Last Stop: Stonecrop

Stonecrop Gardens was another of my destinations in the Great Garden Quest vacation in 2004 in the general area of the Hudson River Valley. August proved a good time to visit the gardens, which are located at an elevation of 1100 feet in the Hudson Highlands; it was cool and sunny, with crisp air. Stonecrop is open to the public except during late fall and winter, and at the time I visited you had to make an appointment to see it, although that is not the case any more.

(To see a larger version of any photo, simply click on the image.)

Created by Frank and Ann Cabot, Stonecrop Gardens is the “home garden” (formerly that of the Cabots themselves) of The Garden Conservancy and a fascinating public garden in its own right. Its 63 acres include over 500 species of Alpine plants; a 2000 square foot Conservatory, whose visually arresting appearance is the first sight to greet visitors who find their way there (not an easy task, as Stonecrop is somewhat off the beaten track); an English-style cottage garden with a central vegetable garden parterre; a large woodland garden; a Pond Garden complete with an enormous stand of Gunnera manicata (native to Brazil) which the garden staff takes great care to protect by mulching heavily each year before the onset of winter; and a collection of perennials as diverse as in any other public garden in the state. Don’t miss the Lake and Hillside Gardens, with cascading water leading down to a large man-made pool flanked by a grove of dawn redwood trees and weeping Katsura, and the Wisteria Pavilion.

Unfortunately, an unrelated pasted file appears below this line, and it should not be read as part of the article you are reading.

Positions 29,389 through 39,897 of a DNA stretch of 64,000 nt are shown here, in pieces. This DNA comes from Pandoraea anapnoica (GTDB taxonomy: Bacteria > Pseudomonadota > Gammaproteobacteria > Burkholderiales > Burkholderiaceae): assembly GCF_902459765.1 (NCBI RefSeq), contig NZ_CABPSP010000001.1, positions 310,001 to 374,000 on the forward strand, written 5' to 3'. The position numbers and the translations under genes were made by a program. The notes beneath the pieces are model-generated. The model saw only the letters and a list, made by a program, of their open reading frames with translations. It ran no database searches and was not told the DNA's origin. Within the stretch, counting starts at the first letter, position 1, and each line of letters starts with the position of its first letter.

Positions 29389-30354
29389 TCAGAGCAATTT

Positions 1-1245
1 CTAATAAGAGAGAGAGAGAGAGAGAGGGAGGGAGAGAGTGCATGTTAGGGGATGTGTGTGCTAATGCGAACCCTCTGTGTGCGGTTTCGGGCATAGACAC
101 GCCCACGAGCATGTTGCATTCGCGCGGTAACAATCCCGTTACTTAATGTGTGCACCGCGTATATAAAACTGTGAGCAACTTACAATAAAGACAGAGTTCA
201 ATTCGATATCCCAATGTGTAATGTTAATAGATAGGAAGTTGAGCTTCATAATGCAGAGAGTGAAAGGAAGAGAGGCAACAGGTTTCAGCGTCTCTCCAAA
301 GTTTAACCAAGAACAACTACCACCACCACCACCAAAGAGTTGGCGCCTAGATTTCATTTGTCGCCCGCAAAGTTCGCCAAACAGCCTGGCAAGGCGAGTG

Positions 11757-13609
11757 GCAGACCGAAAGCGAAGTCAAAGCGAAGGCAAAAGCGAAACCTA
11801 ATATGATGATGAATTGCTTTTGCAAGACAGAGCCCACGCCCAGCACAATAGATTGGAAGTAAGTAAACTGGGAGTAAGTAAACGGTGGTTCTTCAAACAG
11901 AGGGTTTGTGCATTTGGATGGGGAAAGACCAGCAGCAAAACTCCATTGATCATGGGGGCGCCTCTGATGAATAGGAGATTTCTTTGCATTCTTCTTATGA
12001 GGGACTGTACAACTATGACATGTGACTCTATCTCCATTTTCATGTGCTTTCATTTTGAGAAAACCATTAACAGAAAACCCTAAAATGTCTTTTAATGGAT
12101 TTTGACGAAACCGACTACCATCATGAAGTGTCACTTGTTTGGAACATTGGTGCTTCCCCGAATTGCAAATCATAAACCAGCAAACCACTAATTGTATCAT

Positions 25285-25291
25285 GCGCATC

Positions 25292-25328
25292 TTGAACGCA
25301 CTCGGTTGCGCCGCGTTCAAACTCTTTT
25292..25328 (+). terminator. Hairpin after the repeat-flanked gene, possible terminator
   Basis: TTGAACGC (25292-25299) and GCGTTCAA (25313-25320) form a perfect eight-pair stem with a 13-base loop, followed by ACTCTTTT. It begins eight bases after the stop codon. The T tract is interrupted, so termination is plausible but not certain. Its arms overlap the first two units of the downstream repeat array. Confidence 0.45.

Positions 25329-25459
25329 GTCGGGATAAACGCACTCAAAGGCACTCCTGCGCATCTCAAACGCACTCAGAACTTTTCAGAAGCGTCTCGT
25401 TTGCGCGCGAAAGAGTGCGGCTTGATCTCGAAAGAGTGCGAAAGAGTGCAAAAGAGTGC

Stonecrop Gardens is located in Cold Spring, NY and is open to the public Monday through Friday and the first and third Saturday of the month, from April to December. Internships are available at Stonecrop each year for individuals interested in a career in horticulture.

See the other Hudson River Valley posts:
Wave Hill
Opus 40

Explore posts in the same categories: landscape, Travel

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7 Comments on “Last Stop: Stonecrop”

  1. Wonderful to see Stonecrop Gardens get some digital ink!!! One small correction: Stonecrop was indeed the home of Frank Cabot, whom we’re proud to claim as founder of the Garden Conservancy, but Stonecrop has never been the physical home of the Garden Conservancy itself. Our offices are located several miles away in the town of Cold Spring, NY.

  2. Melissa Says:

    Thanks for that correction, which I’ve just used to edit the post. I’ll be writing more about The Garden Conservancy and its Open Days tours in the coming months.

  3. Hello,

    What a beautiful garden. I always enjoy blogs with great photography. I would love to view the English Cottage Garden, although all your photos look wonderful. I found your blog on Blotanical – Welcome!

    • Melissa Says:

      It’s beautiful, although my photos of it from that trip are too contrast-y to show its August splendor. Photographing gardens in mid-day is very challenging. But I hope you can plan a visit in person. Thanks for the welcoming words.

  4. Nell Jean Says:

    Thank you for taking us to some of your favorite places. Wave Hill is one of my favs.

    I came here by way of Blotanical, where I hope you’ve looked under the Help tab to read the FAQs which will help in navigating what can be a difficult site. See you there!

    • Melissa Says:

      Thanks for the welcome to Blotanical, and for taking the time to comment on my Hudson River Valley posts. I’ve just started reading through those FAQs – you’re right, they can be pretty helpful. I look forward to seeing you there.

  5. Thank you for your comment on my blog. You have set up a fine example an interesting, readable blog with beautiful photographs. It’s nice to “find each other.”

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